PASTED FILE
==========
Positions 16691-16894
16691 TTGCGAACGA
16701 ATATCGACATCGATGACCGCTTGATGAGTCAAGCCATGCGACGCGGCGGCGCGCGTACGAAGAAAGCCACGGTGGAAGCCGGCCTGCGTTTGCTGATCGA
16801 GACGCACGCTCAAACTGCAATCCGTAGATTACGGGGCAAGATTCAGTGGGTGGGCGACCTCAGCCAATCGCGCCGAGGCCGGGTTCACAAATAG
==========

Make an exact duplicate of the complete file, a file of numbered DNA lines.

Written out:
Positions 16691-16894
16691 TTGCGAACGA
16701 ATATCGACATCGATGACCGCTTGATGAGTCAAGCCATGCGACGCGGCGGCGCGCGTACGAAGAAAGCCACGGTGGAAGCCGGCCTGCGTTTGCTGATCGA
16801 GACGCACGCTCAAACTGCAATCCGTAGATTACGGGGCAAGATTCAGTGGGTGGGCGACCTCAGCCAATCGCGCCGAGGCCGGGTTCACAAATAG